Disputes over river water sharing are common among
"Ek aur darya ka saamna tha, Munir mujh ko
Main ek darya ke paar utra to maine dekha"
(I saw I had yet another river to cross, Munir; When I managed to cross this one)
One issue that literally criss-crosses divided Indian subcontinent is water: both in terms of the river systems that flow across national boundaries and the rain clouds that blow across. Yet all across the subcontinent, water has become a source of nativist suspicion, distrust and suppressed aggression. While India and Bangladesh have regularly squabbled over the waters of the Ganga, each river treaty with other neighbours, Nepal and Pakistan, have had its share of mutual distrust.
On the issue of river rights, India stands, as in so many matters of its international relations, in an in-between position that has the potential to trigger a plausible ‘water war’. On the one hand, it needs to be able to store and make use of river water that flow into Bangladesh; on the other hand it needs more transparency in its shared concerns on river waters with Nepal and Pakistan, and restraint on what China is doing to the Brahmaputra, that may drastically affect flows in the Ganga-Brahmaputra basin.
Notwithstanding the multi-lateral regime of rivers in the sub-continent, the cross-boundary internal security threats have instead forced India to view the conflicting river issues from a bi-lateral lens. India’s unilateral position with respect to setting up of a Ganga River Basin Authority, to shift from the ‘current piecemeal efforts to more integrated approach for ensuring quality and quantity of flow’, has only aggravated the prevailing suspicion on its existing institutions engaged in river management.
A cursory review of the status and performance of the State-led bi-lateral agreements clearly indicate that South Asia may need an imaginative perspective on getting over the inter-state and trans-boundary water-sharing conundrum.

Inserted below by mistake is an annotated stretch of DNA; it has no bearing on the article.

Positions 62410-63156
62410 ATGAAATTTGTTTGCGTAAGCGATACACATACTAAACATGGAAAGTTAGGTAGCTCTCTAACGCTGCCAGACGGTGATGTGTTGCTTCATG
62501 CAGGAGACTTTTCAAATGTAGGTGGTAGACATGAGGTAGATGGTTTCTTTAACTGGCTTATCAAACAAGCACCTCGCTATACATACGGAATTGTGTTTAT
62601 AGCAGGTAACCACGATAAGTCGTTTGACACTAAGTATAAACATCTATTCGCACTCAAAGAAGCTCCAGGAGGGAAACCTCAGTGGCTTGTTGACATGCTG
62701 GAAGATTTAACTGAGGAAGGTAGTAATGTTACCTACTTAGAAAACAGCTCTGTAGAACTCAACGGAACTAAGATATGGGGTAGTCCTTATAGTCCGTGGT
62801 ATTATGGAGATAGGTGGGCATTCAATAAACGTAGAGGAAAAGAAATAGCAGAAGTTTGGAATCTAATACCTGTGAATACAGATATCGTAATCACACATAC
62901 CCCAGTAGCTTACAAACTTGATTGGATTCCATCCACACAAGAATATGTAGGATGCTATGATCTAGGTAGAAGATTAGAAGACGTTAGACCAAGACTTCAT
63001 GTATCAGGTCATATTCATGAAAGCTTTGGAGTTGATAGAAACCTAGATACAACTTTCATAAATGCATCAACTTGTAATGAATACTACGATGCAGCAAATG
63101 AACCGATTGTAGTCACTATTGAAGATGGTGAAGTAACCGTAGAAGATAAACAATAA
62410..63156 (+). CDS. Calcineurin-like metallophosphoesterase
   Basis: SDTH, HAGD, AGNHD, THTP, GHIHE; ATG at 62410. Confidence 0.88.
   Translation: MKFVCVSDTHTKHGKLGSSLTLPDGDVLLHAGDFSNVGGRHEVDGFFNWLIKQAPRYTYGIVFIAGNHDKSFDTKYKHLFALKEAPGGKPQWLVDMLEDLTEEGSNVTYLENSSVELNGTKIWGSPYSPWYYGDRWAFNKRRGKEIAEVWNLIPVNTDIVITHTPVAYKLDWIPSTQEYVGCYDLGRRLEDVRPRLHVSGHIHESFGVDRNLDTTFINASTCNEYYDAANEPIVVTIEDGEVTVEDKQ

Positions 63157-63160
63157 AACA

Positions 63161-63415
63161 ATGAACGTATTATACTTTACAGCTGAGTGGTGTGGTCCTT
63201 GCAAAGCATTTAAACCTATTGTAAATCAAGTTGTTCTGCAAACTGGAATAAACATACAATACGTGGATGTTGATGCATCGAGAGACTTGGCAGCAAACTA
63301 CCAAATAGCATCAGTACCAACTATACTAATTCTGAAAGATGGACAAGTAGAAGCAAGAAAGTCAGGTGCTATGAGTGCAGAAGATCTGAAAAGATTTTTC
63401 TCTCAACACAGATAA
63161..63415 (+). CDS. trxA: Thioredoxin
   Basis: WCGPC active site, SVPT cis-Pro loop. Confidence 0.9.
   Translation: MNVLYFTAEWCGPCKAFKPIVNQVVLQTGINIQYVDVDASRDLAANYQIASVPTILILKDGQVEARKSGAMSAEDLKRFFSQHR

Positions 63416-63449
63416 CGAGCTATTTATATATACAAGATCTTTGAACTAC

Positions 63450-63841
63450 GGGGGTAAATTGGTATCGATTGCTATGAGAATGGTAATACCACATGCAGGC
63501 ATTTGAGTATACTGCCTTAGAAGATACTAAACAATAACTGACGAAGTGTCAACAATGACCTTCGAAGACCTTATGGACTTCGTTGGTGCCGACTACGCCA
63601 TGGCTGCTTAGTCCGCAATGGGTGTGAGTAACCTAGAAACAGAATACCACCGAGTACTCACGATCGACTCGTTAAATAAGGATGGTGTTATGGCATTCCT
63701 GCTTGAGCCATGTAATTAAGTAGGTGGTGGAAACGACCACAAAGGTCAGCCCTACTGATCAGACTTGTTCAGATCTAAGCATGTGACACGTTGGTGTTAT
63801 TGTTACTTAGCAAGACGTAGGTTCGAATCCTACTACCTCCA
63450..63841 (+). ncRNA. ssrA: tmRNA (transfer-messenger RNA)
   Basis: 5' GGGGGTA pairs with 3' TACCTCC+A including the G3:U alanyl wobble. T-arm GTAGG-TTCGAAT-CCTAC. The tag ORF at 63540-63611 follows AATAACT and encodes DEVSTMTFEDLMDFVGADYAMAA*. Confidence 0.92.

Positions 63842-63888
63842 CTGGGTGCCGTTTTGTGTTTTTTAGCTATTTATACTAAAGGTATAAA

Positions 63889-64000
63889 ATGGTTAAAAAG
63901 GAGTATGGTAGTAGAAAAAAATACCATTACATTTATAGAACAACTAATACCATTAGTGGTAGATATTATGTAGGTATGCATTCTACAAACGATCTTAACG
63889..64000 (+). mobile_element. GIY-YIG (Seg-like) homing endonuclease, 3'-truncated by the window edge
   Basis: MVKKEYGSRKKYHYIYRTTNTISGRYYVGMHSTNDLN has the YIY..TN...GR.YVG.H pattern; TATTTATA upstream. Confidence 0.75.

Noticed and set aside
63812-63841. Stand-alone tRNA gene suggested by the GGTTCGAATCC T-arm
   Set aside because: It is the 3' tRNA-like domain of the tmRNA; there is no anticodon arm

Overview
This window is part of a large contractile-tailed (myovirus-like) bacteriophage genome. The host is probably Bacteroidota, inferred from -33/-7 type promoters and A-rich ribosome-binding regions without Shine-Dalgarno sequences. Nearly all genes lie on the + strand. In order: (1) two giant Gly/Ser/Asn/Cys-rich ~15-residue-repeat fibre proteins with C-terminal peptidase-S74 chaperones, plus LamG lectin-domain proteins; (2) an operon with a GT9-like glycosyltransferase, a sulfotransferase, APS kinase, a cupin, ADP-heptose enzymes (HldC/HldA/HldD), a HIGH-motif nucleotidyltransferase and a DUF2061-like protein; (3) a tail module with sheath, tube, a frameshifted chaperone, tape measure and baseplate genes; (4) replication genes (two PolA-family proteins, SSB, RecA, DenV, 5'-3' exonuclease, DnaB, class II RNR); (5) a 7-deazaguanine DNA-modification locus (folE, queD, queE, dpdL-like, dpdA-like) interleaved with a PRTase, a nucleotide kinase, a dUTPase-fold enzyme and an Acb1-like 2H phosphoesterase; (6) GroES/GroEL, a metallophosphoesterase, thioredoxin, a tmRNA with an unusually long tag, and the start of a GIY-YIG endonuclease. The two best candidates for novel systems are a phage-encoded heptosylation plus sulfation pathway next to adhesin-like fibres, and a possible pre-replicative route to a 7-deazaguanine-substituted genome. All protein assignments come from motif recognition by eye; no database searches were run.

Not without reason though, as the Ganga Action Plan aimed at improving the quality of river water, has yet to provide credible evidence of impact and the National River Conservation Directorate, mandated to monitor the impact of anthropogenic activities in several river basins, has had a poor track record. The dire need to strengthen the environmental clearance process has manifestly weakened on account of the political-economy of garnering in-stream and off-stream monetary gains.
Curiously, however, it will be fair to conclude that this region cannot escape the fact that it is part of the world devoid of any working institutions that can coordinate and integrate choices and that can collectively confront predicaments faced by states and governments – institutions able to sustain any degree of trust between neighbouring states. In fact, in their absence, the sub-continent has remained vulnerable to the tyranny of geography.
No wonder, across borders there are joint river commissions to squabble over while provisions of the inter-state dispute redressal mechanism are enough to enrage states over their disputed share of river flows. Stressed by demand-supply inequities, the ecological entity of the river basin is held ransom by the warring factions. Be it Indus or Ganga flowing across international borders or inter-state rivers like Krishna or Godavari, each of the major rivers has been at the receiving end of such political feuds.
A cursory review of the status and performance of the State-led bi-lateral agreements clearly indicate that South Asia may need an imaginative perspective on getting over the inter-state and trans-boundary water-sharing conundrum. While the need for equal interplay between state, market and civil society cannot be over-emphasized, the interconnectivity between dominant forces like global markets, security and information media as the natural lens through which ‘liquid relations’ may offer limited resolution.